After North Korea fired a ICBM, Trump said “We will handle North Korea. We are gonna be able to handle them. It will be handled. We handle everything,” but he offered no specifics about what he plans to do. He didn’t do anything when the first ICBM was fired earlier this month. He’s putting the blame game on China for failing to do anything.

Trump threatened to end required payments to insurance companies unless lawmakers repeal and replace the Obama-era health care law. He tweeted that if “a new HealthCare Bill is not approved quickly, BAILOUTS for Insurance Companies and BAILOUTS for Members of Congress will end very soon!” Except wheat the government is sending them is not a bailout but subsidies. Unsure if he knew that or used bailout so those with less knowledge would think the government is helping to keep insurance companies afloat.  The payments reduce deductibles and co-payments for consumers with modest incomes.

When the Affordable Care Act was passed in 2010, it included a Republican amendment that forces members of Congress and their staff to purchase their health insurance on the law’s new online marketplaces. But unlike individuals purchasing their insurance on the exchanges, Capitol Hill customers would receive subsidies from their employer, the federal government.

Trump also told Senate Majority Leader Mitch McConnell to reduce the number of votes in the senate to pass his healthcare bill to 51. Doesn’t he know that it was already set for 50 votes to pass and yet they still failed to pass?

Trump’s statement encouraging police officers to be “rough” with people they arrest has drawn criticism in law enforcement circles for sending the wrong message at a time of heightened tensions with the public. Trump praised the aggressive tactics of immigration officers and suggested that police shouldn’t protect the heads of handcuffed suspects being put in the back of a car.

The group Blue Lives Matter tweeted that Trump’s remarks were made in jest. “Trump didn’t tell police to go out & brutalize people as the media would have you believe,” the tweet said. “It was a joke.” Later Trump tweeted it was a joke but most police departments across the US didn’t think so.

Republican Sen. John McCain slammed Trump amid reports [including from NBC News] that Trump is weighing firing Gen. John Nicholson, the top US military commander in Afghanistan. “Our commanders-in-chief, not our commanders in the field, are responsible for this failure,” he added, referring to Trump and former President Barack Obama. Trump’s deputy assistant, Sebastian Gorka, said the President is confident in Nicholson’s military leadership in Afghanistan. That means Nicholson could be out very soon.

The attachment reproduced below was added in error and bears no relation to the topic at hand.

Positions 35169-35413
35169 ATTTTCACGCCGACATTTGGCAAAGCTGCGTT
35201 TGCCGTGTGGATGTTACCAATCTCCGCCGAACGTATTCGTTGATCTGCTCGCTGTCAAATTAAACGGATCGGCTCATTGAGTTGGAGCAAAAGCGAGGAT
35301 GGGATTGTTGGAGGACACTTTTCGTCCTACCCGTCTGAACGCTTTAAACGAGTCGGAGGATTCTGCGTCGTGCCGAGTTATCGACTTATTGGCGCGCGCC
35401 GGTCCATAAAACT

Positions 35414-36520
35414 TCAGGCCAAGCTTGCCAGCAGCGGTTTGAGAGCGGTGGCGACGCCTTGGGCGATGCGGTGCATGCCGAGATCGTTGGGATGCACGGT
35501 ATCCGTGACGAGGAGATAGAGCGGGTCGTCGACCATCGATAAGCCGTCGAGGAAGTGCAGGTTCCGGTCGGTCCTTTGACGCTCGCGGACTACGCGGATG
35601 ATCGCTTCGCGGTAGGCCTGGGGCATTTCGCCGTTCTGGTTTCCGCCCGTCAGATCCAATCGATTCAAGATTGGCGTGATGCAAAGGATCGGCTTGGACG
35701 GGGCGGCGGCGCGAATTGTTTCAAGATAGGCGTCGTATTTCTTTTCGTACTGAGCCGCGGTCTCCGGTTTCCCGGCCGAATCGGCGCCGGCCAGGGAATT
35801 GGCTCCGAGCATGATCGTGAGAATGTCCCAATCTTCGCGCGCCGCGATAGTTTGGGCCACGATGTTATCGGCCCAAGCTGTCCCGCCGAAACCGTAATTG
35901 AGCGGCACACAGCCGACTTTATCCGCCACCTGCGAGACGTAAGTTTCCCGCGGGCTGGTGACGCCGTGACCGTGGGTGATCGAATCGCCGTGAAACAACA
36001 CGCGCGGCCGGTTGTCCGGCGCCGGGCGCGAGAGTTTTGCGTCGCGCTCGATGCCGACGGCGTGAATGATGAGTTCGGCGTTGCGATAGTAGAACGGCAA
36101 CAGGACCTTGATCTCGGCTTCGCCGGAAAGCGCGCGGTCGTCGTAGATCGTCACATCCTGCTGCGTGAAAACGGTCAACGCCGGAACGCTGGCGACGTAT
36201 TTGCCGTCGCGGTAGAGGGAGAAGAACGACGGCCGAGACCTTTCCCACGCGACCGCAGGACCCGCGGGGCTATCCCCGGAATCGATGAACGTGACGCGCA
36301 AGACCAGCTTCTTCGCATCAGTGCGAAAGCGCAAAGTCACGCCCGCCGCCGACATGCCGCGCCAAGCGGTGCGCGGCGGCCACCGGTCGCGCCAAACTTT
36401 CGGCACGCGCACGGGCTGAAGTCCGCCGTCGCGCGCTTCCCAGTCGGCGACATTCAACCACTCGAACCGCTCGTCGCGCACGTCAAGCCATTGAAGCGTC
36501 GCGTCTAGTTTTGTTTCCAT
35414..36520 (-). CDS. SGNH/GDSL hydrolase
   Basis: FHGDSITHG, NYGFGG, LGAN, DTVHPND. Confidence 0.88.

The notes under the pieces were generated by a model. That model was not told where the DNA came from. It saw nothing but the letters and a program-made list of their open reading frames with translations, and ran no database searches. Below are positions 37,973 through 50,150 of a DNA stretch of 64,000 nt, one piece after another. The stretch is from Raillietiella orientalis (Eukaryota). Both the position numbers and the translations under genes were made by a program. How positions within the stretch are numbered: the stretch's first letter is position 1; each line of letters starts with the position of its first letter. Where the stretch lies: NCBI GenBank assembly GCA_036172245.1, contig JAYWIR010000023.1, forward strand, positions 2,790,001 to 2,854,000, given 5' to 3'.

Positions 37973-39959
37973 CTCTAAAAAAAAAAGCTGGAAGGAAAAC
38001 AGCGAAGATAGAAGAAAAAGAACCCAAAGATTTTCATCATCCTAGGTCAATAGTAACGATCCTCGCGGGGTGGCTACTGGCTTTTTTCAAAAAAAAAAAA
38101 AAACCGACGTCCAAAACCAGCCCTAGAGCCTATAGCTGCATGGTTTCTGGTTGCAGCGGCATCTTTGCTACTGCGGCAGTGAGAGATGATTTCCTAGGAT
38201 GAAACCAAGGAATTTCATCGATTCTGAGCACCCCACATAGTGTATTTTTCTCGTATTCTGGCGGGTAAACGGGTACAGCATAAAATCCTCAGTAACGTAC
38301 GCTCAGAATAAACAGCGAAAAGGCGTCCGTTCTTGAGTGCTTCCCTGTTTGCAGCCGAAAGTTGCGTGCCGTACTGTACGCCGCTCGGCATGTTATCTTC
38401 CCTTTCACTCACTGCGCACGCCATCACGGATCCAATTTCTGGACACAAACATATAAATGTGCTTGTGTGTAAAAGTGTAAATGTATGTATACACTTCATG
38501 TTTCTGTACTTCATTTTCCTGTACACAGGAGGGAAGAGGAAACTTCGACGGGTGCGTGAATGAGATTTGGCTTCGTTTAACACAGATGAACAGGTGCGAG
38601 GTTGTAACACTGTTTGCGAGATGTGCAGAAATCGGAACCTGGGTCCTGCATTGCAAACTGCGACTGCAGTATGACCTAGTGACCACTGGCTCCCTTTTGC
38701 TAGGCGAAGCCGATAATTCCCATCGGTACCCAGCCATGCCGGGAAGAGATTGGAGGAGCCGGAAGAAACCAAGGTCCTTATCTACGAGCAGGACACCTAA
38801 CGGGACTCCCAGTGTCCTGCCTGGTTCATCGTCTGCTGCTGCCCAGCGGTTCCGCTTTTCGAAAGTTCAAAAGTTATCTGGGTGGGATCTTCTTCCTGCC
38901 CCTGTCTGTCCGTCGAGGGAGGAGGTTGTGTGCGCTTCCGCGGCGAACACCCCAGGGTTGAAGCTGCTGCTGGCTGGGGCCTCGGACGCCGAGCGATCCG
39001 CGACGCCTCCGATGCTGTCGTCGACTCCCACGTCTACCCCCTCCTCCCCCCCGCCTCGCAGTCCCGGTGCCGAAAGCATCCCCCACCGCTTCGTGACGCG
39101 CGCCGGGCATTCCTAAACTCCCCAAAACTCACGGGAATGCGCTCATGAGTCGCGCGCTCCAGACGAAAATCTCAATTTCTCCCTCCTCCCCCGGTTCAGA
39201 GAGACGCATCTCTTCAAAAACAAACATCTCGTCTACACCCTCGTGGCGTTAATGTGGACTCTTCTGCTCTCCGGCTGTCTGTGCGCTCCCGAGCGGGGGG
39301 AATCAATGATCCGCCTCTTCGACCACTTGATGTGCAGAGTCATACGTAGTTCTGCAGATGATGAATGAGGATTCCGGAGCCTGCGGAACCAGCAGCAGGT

Defense Secretary James Mattis said the Afghanistan strategy would be decided upon by mid-July but the plan has been delayed for months amid sharp disagreements between national security adviser H.R. McMaster, who is arguing for an increase of several thousand troops, and the President’s chief strategist Steve Bannon, who is opposed to getting the US more deeply involved in the conflict. More of Trump’s “no chaos” here. Shouldn’t he make decision?

 

Another resignation in Trumpland

They must be cranking out the pink slips at the White House.

Reince Priebus says he has resigned as White House chief of staff and was then replaced by Homeland Security Secretary John Kelly. Sources close to Priebus insisted throughout the day he was not resigning, leaving the impression the aide was defiantly hanging onto his job amid public shaming by his colleagues.

Key members of Donald Trump’s inner circle said Ivanka Trump and son-in-law Jared Kushner, among the President’s most trusted advisers, had lost faith in Priebus.

“John Kelly is one of our great stars,” Trump declared. “John Kelly will do a fantastic job.” He probably said that about Sean “Garlic” Spicer and Priebus. Look where they are now. Conversations between Trump and Kelly about the role began two weeks ago, Press Secretary Sarah Huckabee Sanders said. You think White House Communications Director Anthony Scaramucci was “preparing the groundwork” after Scaramucci went after Priebus all week? [See later.]

Senate Republicans voted to advance to floor debate on their efforts to re-write health care policy, with Vice President Mike Pence breaking the tie. But hours later, the Senate decisively rejected a Republican proposal to repeal-and-replace Obamacare, a sign of the chaos expected to envelop Capitol Hill as GOP leaders work to find a plan their conference can agree to. Then they voted and rejected just to repeal Obamacare. Why bother. Trump should not be celebrating this small victory. The only reason why it got this far was because they had to compromise between feuding groups within the party.

And a day after a vote to repeal was also rejected.

Looks like a bit of a civil war as House Republicans are fed up and openly blaming their Senate colleagues across the Capitol for torpedoing their party’s pledge to repeal and replace Obamacare. Specifically they aimed their guns at the Republicans in the Senate who rejected the bill.